EU and UK proposals which heavily regulate bankers’ remuneration could act as a gift to fast growing Asian financial centres.
The lure for institutions and individuals to relocate from the UK to Asia is very real and increasing all the time. For the past two years we have witnessed an expanding conveyor belt of talented bankers expressing a desire to relocate to the bright lights of Singapore and Hong Kong. And the attractiveness of Asia has grown even stronger in the last few months.
A climate of uncertainty undoubtedly pervades the market in London and Europe when it comes to banker remuneration. Many candidates fear political pressures will create an unattractive pay framework by limiting the cash component of bonuses and capping them to a multiple of annual salary.
Amongst UK recruiters, there is a concern that a revised FSA remuneration code may be onerous and will just serve to accelerate the pace of relocations. Whilst bank bashing may seem fun to the British media and public, neither the City or the wider UK economy are ready for the departure of their highest earners.
Feeling the pain
The proposed solution to cap bonuses may prove to be counterproductive as banks have continued to increase base pay as a staff retention mechanism. Increasing the fixed compensation element simply burdens banks with a less flexible cost structure. The ramifications of this could become horribly apparent in Europe if the global economy entered a double-dip recession.
Forcing banks to issue shares to staff in order to reduce the cash element of bonuses is likely to cost shareholders more as employees demand a far higher value in shares to make up for the uncertainty involved.
In reality, staff costs as a percentage of income at a bank in normal times are actually better than for many other service industries. Unfortunately, the EU proposals will just ignore and undermine that.
In response, large UK-based banks, through the forum of the British Bankers Association (BBA), are attempting to collectively reduce the amount they pay out at next bonus round. The BBC reported recently that the total bonus pool could be cut from 7bn to 4bn this year.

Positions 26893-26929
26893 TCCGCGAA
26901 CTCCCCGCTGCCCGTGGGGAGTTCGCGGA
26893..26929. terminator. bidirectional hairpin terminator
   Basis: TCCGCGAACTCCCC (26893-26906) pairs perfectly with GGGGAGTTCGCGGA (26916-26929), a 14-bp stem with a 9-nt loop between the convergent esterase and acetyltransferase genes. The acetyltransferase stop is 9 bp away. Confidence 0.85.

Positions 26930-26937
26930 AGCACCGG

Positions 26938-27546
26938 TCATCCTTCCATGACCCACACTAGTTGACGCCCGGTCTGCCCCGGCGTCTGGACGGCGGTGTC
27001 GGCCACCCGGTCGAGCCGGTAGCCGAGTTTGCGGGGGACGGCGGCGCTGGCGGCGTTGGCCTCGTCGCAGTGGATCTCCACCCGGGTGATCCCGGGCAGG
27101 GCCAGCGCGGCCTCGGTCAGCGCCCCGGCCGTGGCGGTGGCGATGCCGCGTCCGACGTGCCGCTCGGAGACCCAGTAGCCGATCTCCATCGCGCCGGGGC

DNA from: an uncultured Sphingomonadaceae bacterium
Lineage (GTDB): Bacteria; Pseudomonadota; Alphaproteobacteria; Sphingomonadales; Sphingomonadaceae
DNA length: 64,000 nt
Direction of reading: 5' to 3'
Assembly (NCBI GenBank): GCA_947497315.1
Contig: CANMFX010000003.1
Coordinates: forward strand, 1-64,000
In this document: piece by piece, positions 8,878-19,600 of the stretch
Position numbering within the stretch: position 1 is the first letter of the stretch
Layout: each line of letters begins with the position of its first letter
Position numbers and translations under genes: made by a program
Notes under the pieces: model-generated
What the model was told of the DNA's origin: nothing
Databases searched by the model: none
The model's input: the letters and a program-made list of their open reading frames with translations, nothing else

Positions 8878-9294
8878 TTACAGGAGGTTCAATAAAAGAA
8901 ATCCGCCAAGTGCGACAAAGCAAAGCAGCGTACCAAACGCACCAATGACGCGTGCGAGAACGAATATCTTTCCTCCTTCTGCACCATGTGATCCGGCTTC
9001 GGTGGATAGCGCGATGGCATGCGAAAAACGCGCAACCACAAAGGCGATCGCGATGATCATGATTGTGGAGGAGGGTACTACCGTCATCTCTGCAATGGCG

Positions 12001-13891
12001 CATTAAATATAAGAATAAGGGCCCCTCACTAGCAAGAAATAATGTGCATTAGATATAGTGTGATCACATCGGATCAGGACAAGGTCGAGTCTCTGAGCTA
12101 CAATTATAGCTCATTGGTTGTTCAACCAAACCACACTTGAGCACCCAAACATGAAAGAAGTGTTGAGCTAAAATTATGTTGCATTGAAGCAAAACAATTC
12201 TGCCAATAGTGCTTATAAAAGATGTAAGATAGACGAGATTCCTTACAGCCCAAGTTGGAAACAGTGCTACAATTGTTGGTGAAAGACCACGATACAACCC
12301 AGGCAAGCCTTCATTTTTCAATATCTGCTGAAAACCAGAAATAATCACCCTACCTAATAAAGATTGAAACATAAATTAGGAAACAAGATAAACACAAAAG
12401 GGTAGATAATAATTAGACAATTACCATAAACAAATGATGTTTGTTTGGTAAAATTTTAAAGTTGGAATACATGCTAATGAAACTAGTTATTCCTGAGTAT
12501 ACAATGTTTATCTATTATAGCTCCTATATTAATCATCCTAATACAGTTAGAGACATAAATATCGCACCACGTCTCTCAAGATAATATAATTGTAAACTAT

Whilst such a move is intended to placate politicians and the UK public, it could have a damaging effect on the large London-based banking community. Individuals may start to vote with their feet and move to Hong Kong and Singapore, where government and public pressure is less likely to restrict bonus pools.
The BBA is only too aware of this and in a written statement suggested that “it’s no secret that the major UK banks have sought for sometime to get an international agreement on bonuses”. British banks are rightly concerned that any forced cap on bonuses restricted to the UK could see an exodus to other major financial centres.
In stark contrast, positive news from Asia continues to feature prominently in the London
press. Last month, Standard Chartered’s intention to hire 4,000 staff was front page news in the City AM newspaper and was also reported in the Financial Times, ensuring the banking community over there is all too aware of the plethora of opportunities available in Asia.
And it is not just front-office candidates looking to escape the more onerous bonus restrictions. My firm has seen a 20 per cent increase in finance, operations, risk, governance and technology staff registering an interest in exploring opportunities in Hong Kong and Singapore over the last two quarters.
After 18 months of at times aggressive hiring, a number of firms in Hong Kong and Singapore are staring to conclude that they have exhausted the resident candidate population. One senior director in equities recently told me: “I’ve interviewed everyone in Asia. Send me candidates from the UK, Australia and the US”. This attitude is particularly prevalent in roles where exotic product knowledge is required.
It is too early to tell exactly what the ongoing affect of the political scrutiny on UK/EU bonuses will mean for Hong Kong and Singapore. But in the short term we can see from candidate registrations that the two locations are becoming more popular for European banking professionals than at any time during the last decade.
Julio Orr, consultant, Astbury Marsden, Hong Kong